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  • Posted on July 23, 2011 at 11:03 PM

I received an e-mail from Mary Pat Stephenson, who describes herself as “a preschool special needs teacher for 25 years, working with autistic children and their families.” Her sons founded, a website where you can upload photos and turn them into wrapped canvas prints. Together they are raising money for the Autism Society.

“We created a page on our site where customers who want to get a photo made into a canvas will get a 30% discount and the rest of the profits from every order will be donated to the Autism Society. The page is at RoyalCanvas-Supports-Autism.” You can also view their public profile for the fundraising drive on the Autism Society’s site.


Personally, when considering whether to support a fund-raising effort regarding autism, it’s very important to me that:

  1. Efforts to raise funds do NOT use scare tactics.
  2. Efforts to raise funds show respect for families AND individuals with autism.
  3. Funds raised are used primarily to help living autistics and are NOT used to target autistics-in-utero for abortion.

There are organizations I will not support. Autism Society is not, at this time, one of those. On the homepage of the Autism Society, one the first things I see is:

“I am a…

Family Member

Individual on the Spectrum



In the small print on the cited site, it states: “All sales proceeds from this coupon will be donated to the Autism Society. The Autism Society improves the lives of all affected by autism through education, advocacy, services, research and support.”

I could argue that “Individual on the Spectrum” should be first. I could argue that “support” should definitely come before “research.” Maybe in time I will. For now, I’m passing along the information as requested. The choice to participate is, as always, up to you.

Run for Autism

  • Posted on September 6, 2009 at 12:00 PM

I’ve seen many attempts to raise funds for autism research, most of which I’ve refused to participate in.  The only autism-related fund raising I’ve contributed to is the fund for our local respite program.  However, I’ve recently learned more about OAR (Organization for Autism Research) and I think it’s something I might be able to support.  I’m still not entirely swayed, but I’m open enough to the idea to post the following news from an e-mail sent by Michael V. Maloney, OAR’s Executive Director:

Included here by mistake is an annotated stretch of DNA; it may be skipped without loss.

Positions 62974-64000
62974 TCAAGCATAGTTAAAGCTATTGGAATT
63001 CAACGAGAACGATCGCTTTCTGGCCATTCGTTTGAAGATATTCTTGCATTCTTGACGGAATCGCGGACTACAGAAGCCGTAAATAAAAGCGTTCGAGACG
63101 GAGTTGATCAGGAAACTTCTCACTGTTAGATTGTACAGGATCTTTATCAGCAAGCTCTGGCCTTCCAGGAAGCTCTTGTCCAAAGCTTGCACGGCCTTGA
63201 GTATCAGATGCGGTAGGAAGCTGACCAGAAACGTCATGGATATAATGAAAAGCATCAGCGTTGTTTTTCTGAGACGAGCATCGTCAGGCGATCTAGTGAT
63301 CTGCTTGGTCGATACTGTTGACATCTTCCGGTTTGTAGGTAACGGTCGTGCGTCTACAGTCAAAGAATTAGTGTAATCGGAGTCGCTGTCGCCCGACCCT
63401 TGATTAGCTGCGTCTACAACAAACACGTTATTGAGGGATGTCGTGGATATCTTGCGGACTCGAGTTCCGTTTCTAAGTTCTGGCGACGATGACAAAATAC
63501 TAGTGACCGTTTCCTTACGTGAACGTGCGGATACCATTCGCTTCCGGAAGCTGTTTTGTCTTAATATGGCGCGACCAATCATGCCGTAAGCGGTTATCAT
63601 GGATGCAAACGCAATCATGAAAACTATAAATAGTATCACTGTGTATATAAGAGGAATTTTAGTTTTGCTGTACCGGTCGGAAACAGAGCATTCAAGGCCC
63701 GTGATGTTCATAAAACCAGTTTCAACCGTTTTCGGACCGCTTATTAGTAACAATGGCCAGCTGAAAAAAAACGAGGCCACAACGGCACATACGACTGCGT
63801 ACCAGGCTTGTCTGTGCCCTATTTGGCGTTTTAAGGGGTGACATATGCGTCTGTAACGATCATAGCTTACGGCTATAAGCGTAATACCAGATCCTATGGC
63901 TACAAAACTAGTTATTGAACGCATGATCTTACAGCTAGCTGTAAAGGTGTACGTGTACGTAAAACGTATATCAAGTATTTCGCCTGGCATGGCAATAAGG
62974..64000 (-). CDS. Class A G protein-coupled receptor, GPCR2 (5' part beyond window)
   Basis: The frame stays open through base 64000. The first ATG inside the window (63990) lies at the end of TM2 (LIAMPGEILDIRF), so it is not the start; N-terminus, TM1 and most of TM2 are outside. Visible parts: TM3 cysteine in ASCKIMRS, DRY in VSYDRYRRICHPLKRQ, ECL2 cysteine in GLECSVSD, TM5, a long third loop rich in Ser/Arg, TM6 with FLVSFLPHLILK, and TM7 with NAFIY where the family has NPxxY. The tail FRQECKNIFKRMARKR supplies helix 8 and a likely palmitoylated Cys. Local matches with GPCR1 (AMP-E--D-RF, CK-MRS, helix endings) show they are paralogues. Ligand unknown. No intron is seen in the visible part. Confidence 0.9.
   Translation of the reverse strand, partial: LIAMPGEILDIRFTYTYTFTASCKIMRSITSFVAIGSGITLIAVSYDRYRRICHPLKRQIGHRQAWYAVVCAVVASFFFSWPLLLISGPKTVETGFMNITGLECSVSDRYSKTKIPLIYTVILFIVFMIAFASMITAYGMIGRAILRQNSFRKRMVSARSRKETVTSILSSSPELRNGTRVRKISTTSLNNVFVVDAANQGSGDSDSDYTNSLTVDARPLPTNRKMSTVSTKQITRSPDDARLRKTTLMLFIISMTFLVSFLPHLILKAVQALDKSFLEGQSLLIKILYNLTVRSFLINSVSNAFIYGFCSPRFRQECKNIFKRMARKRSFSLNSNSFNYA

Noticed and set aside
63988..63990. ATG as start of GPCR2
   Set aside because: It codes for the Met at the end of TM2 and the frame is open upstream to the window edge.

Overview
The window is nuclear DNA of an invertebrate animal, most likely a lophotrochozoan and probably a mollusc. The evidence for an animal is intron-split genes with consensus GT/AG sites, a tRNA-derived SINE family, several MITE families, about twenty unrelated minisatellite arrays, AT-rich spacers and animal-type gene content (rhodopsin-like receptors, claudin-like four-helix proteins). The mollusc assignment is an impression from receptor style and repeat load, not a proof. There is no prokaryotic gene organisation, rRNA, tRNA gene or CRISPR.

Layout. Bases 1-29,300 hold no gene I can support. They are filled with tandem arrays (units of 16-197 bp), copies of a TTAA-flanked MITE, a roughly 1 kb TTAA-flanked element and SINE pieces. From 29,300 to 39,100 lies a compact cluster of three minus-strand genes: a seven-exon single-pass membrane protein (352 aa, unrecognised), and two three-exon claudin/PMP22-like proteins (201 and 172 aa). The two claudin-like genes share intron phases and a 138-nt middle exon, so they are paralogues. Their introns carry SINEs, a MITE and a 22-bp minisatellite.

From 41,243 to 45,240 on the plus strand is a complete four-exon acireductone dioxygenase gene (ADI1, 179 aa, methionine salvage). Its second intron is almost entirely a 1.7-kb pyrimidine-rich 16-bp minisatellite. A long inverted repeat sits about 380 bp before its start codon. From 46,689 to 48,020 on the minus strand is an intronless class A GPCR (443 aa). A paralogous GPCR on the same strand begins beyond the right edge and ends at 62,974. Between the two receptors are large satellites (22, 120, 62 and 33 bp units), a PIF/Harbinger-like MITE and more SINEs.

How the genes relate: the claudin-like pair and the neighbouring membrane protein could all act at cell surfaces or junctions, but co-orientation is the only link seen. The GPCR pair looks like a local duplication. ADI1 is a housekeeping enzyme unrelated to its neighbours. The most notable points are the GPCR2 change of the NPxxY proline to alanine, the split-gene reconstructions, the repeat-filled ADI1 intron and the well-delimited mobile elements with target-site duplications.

The RUN FOR AUTISM – Chicago is OAR’s largest fundraising event of the year.  This year, The Bank of America Chicago Marathon launched a fun and interactive opportunity that allows you to leave your “digital mark” on the Windy City in anticipation of the marathon on October 11th.

We invite you, your friends and family to log-on to and create a free personalized digital footprint, which includes a shoe tread, personal photo, quote, and your support for OAR. Just select “Run for Autism - Organization for Autism Research” from the charity dropdown menu and create your footprint. Be sure to save the jpeg image so you can share your footprint others, inviting them to log-on to create their own footprint and show their support OAR.

The first 50,000 people to create their footprint will earn $1 donation to charity of their choice, including OAR. You don’t have to be a RUN FOR AUTISM participant to make your mark on Chicago this fall; create your footprint today and spread the word.

Now, I’m not planning on joining the run for autism.  I’ve been to Chicago – twice.  I’ll go again, but spending $30 + (not including gas, food, or other expenses) to participate in an event just isn’t in our budget.  Especially when I’m not 100% on-board with the organization.  However, leaving a footprint sounded worthwhile.

It’s a little hokey, but it gives you the opportunity to choose from a variety of charities (including OAR, but not them exclusively) for a bank to donate money to, which seems like a good cause just about any way I look at it.  If you’re going to do this, you have to design your footprint by October 9th!